• 9:59 am – The South Tower of the World Trade Center collapses.
• 10:07 am – After passengers and crew members aboard the hijacked Flight 93 contact friends and family and learn about the attacks in New York and Washington, they mount an attempt to retake the plane. In response, hijackers deliberately crash the plane into a field in Somerset County, Pennsylvania, killing all 40 passengers and crew aboard.
• 10:28 am – The World Trade Center's North Tower collapses, 102 minutes after being struck by Flight 11.
• 11 am – Mayor Rudolph Giuliani calls for the evacuation of Lower Manhattan south of Canal Street, including more than 1 million residents, workers and tourists, as efforts continue throughout the afternoon to search for survivors at the WTC site.
• 1 pm – From a U.S. Air Force base in Louisiana, President Bush announces that U.S. military forces are on high alert worldwide.
• 2:51 pm – The U.S. Navy dispatches missile destroyers to New York and Washington, D.C.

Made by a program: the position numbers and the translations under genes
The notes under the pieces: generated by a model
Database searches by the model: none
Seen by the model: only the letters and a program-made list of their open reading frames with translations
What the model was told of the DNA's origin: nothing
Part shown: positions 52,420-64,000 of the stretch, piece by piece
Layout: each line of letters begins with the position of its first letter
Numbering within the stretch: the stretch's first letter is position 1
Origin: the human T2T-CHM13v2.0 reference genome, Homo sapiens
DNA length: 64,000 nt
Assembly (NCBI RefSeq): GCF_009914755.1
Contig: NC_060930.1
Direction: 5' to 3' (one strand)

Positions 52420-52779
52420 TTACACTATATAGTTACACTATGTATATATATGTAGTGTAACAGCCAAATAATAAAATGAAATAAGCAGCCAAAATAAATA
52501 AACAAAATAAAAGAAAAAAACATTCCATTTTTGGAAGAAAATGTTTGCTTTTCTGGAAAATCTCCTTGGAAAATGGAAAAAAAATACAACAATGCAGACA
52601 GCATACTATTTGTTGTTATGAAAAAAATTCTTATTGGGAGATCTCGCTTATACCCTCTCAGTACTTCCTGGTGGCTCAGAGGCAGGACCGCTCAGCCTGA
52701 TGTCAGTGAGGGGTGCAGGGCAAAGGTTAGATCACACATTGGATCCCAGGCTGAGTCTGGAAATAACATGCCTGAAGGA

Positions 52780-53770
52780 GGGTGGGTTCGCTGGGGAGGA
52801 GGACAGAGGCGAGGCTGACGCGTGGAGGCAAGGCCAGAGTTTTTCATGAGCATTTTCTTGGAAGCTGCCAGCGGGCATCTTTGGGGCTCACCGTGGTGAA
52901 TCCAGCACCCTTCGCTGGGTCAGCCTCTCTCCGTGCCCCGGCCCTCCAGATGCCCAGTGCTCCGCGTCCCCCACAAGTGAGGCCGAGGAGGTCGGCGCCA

• 5:20 pm – The 47-story Seven World Trade Center collapses after burning for hours; the building had been evacuated in the morning, and there are no casualties, though the collapse forces rescue workers to flee for their lives.
• 6:58 pm – President Bush returns to the White House after stops at military bases in Louisiana and Nebraska.
• 8:30 pm – President Bush addresses the nation, calling the attacks "evil, despicable acts of terror" and declaring that America, its friends and allies would "stand together to win the war against terrorism."